Windows

Classic Shell Rebrands Itself as Open Shell and Transitions into Open Source

Classic Shell is a software that was designed by Ivo Beltchev to allow for the customization of the Windows Start menu so that you can improve your access and visibility of your applications to your liking. News has just emerged that the software is undergoing a name change from Classic Shell to Open Shell Menu as it also transitions into an opensource software state.

The transition into opensource is the first noticeable change in the software in a long while despite it having undergone numerous name changes in the recent past to stay in the news. Classic Shell was rebranded as NeoClassic-UI which is now being spearheaded under the label Open Shell Menu, which fitting given its newly announced open source nature. There are no changes in the functionality of the software, however.

The new Open Shell Menu installer is renamed to the OpenShellSetup_4_4_ 126.exe. The rebranded software is available on GitHub although not all of the links included are working. The upload includes the classic style start menu for Windows 7, 8, 8.1, and 10. It also includes the toolbar for Windows Explorer, classic copy UI for Windows 7, and show file size in Explorer status bar. In addition to this, the title bar and status bar for Internet Explorer are also a part of the package.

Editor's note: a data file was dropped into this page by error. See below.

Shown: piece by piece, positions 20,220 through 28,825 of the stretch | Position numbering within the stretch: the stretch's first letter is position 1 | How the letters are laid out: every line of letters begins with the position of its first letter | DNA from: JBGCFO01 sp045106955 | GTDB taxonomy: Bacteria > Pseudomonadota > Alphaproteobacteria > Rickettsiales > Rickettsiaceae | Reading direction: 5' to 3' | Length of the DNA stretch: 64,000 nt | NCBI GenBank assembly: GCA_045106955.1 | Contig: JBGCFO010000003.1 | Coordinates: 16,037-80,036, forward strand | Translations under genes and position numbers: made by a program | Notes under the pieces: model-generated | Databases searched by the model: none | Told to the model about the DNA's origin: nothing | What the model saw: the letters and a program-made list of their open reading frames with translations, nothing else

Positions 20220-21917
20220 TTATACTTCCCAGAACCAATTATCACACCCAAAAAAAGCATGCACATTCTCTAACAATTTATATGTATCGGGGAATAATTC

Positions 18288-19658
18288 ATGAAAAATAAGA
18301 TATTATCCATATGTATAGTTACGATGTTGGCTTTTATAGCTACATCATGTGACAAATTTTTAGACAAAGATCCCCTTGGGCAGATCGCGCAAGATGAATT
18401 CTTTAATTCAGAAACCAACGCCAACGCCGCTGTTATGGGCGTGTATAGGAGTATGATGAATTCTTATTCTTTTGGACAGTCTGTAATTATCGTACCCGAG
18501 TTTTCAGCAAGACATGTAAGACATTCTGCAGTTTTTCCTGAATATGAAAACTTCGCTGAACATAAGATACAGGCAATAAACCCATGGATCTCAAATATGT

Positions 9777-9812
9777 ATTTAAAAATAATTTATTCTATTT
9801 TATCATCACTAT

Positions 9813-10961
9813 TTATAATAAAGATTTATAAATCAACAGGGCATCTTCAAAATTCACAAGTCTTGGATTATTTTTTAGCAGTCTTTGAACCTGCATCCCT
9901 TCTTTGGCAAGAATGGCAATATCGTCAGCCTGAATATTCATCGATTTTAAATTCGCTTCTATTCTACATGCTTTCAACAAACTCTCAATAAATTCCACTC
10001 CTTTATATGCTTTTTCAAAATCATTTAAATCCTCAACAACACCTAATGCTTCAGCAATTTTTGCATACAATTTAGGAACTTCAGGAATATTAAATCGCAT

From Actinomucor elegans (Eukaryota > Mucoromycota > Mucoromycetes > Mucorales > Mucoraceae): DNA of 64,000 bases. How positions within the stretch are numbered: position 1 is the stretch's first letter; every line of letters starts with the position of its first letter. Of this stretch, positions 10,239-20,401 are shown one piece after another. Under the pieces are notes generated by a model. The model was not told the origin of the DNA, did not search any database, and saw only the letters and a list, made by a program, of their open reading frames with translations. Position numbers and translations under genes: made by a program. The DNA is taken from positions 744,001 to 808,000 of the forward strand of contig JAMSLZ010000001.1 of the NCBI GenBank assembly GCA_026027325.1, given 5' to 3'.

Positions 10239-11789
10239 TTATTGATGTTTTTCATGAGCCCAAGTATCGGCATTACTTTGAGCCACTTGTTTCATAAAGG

A commenter on Born’s IT and Windows Blog has come forward with an argument against the installation of this software. Stefan Kanthak believes that the administrator privileges demanded by the .exe installer may allow resident dormant malware to become active. The malware can detect the unpacking process in the system and can copy a DLL file over into the temp folder which would otherwise be restricted. As the Windows installer goes on to try and run its own DLL, the malicious DLL is called out to and is inaugurated with administrator privileges to corrupt the system as it intends.


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